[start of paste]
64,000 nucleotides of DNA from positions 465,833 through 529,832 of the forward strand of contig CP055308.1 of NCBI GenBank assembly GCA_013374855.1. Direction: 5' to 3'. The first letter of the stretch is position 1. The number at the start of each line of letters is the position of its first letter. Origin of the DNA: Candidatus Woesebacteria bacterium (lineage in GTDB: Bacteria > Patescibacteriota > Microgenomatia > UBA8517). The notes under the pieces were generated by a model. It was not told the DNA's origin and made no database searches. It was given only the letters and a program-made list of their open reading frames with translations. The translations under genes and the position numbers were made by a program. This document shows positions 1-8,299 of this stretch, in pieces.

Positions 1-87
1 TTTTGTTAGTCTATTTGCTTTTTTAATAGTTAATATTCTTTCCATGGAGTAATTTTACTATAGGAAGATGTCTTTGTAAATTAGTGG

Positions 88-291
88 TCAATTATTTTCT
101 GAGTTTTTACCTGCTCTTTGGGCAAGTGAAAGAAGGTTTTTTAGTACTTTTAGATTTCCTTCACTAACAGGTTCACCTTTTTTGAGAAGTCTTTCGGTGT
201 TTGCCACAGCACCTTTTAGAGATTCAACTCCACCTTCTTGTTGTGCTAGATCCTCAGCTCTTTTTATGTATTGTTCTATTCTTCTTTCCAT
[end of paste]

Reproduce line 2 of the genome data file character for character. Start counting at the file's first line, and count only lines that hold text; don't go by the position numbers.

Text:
Positions 1-87